Rose and Augusta’s parents didn’t know where they were so they reported them as missing. Augusta returned home on Wednesday night. She told her parents about how Louis lured her and Rose to the flat with promises of a better job. After they got to the flat Esther promised they would make good money “receiving visitors” there.

Esther Ginsberg_back

Reverse side of Esther’s card.

The Schallers told the New York Society for the Prevention of Cruelty to Children about Augusta’s experiences with the Ginsbergs and Louis. An agent from the society investigated the goings-on at the flat and arrested Esther and Jacob. Louis was arrested when he showed up in court as a witness for the couple at their arraignment. All three were convicted of “impairing the morals” of Rose and Augusta. Jacob and Louis were sentenced to a year each in the penitentiary.

Esther “was remanded for further investigation” by the court but there’s no evidence she was ever sent to prison. Her mugshots and measurements were taken by the police, who noted that she wore a wig. Possibly she wore it as a disguise, but it’s more likely that Esther, as a married woman from an Orthodox Jewish family, followed the tradition of wearing a Sheitel.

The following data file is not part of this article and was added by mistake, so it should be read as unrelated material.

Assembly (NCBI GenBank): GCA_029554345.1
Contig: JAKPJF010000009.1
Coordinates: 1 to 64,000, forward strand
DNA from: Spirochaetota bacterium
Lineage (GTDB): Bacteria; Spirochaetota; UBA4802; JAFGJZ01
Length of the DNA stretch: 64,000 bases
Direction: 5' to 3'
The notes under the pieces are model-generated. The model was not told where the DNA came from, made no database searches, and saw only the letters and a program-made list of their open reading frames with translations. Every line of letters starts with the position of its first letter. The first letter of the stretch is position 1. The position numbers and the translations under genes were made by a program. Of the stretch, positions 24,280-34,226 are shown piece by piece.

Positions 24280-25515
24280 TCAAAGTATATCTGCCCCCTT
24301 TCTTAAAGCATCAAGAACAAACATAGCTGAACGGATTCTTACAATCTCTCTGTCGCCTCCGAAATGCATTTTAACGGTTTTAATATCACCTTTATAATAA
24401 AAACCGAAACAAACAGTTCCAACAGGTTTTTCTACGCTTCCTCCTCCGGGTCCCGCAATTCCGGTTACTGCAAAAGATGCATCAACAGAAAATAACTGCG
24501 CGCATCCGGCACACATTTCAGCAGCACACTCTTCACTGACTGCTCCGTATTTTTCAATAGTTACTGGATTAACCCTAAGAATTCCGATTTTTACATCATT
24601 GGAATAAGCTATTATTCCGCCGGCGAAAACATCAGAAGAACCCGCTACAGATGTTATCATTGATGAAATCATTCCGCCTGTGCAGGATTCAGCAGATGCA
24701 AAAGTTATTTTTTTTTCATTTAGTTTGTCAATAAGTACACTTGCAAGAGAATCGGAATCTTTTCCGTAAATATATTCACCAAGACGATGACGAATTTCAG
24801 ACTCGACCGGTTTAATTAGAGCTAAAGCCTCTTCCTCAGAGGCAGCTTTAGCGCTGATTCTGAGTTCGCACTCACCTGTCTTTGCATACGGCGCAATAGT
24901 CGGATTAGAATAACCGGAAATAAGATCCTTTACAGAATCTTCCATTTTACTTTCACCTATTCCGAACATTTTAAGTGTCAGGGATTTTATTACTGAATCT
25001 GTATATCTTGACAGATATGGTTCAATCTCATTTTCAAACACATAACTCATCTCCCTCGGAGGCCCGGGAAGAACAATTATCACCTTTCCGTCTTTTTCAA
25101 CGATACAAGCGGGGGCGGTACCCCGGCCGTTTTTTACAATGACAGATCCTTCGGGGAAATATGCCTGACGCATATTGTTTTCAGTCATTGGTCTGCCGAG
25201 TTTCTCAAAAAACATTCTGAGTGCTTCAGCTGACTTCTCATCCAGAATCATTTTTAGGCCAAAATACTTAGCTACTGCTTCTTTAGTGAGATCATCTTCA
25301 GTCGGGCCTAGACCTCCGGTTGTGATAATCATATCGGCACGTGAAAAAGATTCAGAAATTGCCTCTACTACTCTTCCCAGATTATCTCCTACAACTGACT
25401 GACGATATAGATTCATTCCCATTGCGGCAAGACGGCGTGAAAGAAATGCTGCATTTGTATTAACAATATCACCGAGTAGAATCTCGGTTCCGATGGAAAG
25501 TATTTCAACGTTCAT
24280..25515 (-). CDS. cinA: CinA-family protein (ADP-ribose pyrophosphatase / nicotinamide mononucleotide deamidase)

Esther suffered from a serious heart defect called patent ductus arteriosus — a blood vessel in her heart that should have closed shortly after she was born had instead remained open. There was no treatment for it at the time. She would have had symptoms all her life, including shortness of breath and fatigue, because her heart had to work much harder than normal. She died at age 20 of complications arising from her condition. She must have known from a young age that she wouldn’t live to be an old woman.

Jacob and Louis were impossible to trace with certainty, due to their common names, after they were sentenced to the penitentiary in 1910.

If they were alive today Esther and Jacob wouldn’t recognize their old East Village neighborhood. The gritty slums where they sought out poor, young girls to work as prostitutes have increasingly given way to high-priced apartments, trendy shops, expensive restaurants and nightclubs. Jacob’s hangout, the poolroom at 25 Avenue B, is now a “speakeasy” called the Mockingbird. Located beneath a restaurant, the club doesn’t advertise on the outside other than to suggest you “look for the silhouette on the door in the underbelly of New York’s indelible East Village.”

Featured photo: Bertillon card of Esther Ginsberg, June 1, 1910, New York Municipal Archives.